• Robotic surgery. Robotic surgery is another type of minimally invasive surgery. The surgical tools are attached to a mechanical device called a robot. The surgeon sits at a console nearby and uses hand controls to direct the robot. A surgical robot can use tools in tight spaces and around corners, where human hands might be too large to work well.

Minimally invasive surgery has some benefits. They include less blood loss and a faster recovery when there are no complications.

Sometimes when a procedure begins as minimally invasive surgery, complications or other issues require the surgeon to switch to open surgery to finish the operation.

Before going to the hospital for surgery, tell family or friends about help you'll need from them when you get home. You will likely need help for the first couple of weeks after leaving the hospital. Talk to your care team about what you need to do during your recovery at home.

A Mayo Clinic surgeon talks with a patient about the Whipple procedure.

What you can expect

Before the procedure

The morning of surgery, you check into the hospital and register. Nurses and other staff members make sure of your name, date of birth, procedure and surgeon. You then change into a surgical gown to get ready for surgery.

Before your surgery, an intravenous line, also called an IV, is put into a vein. The IV usually goes into your arm. The IV lets your care team put fluid and medicines into your body as needed. You also may get medicine to help you relax if you're nervous.

You might have procedures that will help reduce pain after surgery. For example, you might have a thin tube placed into the space near your spine, called the epidural space. The tube can deliver medicine to control pain. Or you might have shots of medicine in the spine or abdomen. These procedures can help lower pain levels after surgery. They can lower the need for strong pain medicines as you recover.

During the procedure

The surgical team includes pancreatic surgeons and surgical nurses. The team also includes doctors and nurses trained in giving the medicine that puts you in a sleep-like state during surgery, called anesthesiologists and anesthetists. The Whipple procedure is done using general anesthesia. This means you'll be in a sleep-like state during the entire operation.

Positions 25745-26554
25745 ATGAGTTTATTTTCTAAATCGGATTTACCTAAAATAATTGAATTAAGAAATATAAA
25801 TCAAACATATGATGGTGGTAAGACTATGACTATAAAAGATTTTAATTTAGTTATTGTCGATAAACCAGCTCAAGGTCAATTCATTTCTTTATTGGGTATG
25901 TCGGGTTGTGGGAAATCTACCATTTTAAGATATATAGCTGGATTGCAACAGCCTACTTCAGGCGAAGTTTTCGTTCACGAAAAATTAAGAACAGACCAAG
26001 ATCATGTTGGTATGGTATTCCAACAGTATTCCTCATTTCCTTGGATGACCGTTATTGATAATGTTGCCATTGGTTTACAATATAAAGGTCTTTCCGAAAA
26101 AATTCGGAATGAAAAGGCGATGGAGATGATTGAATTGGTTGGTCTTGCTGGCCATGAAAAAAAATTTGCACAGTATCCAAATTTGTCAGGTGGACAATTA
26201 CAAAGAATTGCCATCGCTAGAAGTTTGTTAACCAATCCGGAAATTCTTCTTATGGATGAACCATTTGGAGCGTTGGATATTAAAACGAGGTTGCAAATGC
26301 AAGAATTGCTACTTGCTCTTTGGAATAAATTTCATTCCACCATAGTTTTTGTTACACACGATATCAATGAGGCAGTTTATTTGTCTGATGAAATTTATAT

After the anesthesia takes effect, a tube is put into your bladder. The tube is called a urinary catheter. It drains urine during and after surgery. The catheter is usually removed one or two days after surgery.

Surgery may take 4 to 12 hours. The time depends on the approach to surgery and how difficult the operation is.

During a Whipple procedure, the surgeon removes:

  • The head of the pancreas.
  • The first part of the small intestine, called the duodenum.
  • The gallbladder.
  • The bile duct.

Sometimes, the Whipple procedure also involves taking out part of the stomach or the nearby lymph nodes.

At the end of the Whipple procedure, the surgeon rejoins the remaining organs to allow food to move through the digestive system.

After the procedure

After your Whipple procedure, you can expect to spend at least a week in the hospital. How long you need to stay in the hospital depends on how your recovery goes.

After your surgery, you'll be moved to a hospital room to begin recovery. Most people go to a general surgical nursing floor in the hospital. Nursing staff and the surgical team check on you several times a day to watch for signs of infection or other complications.

As your digestive system recovers after surgery, you'll likely start by drinking clear liquids. Foods may be added to your diet slowly. Most people are able to get up and walk soon after the operation.

Some people may need to spend a few days in the intensive care unit, also called the ICU, right after surgery. In the ICU, doctors and nurses monitor you closely to watch for signs of complications. You might need to spend time in the ICU if you have certain medical conditions.

After leaving the hospital, most people can go home to recover. Some people might stay nearby for several days to be watched and have follow-up visits. Older adults and people with other health concerns might go to a skilled rehabilitation facility. This is a place that can help you rebuild strength until you're ready to return home. Talk to your health care team if you're worried about going home.

Most people return to their usual activities 4 to 6 weeks after surgery. How long it takes you to recover depends on your health before your surgery and how difficult your surgery was.


The chances of long-term survival after a Whipple procedure depend on many factors. Talk with your health care team about what you can expect. For most tumors and cancers in the pancreas, the Whipple procedure is the only known cure.

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Aug. 09, 2023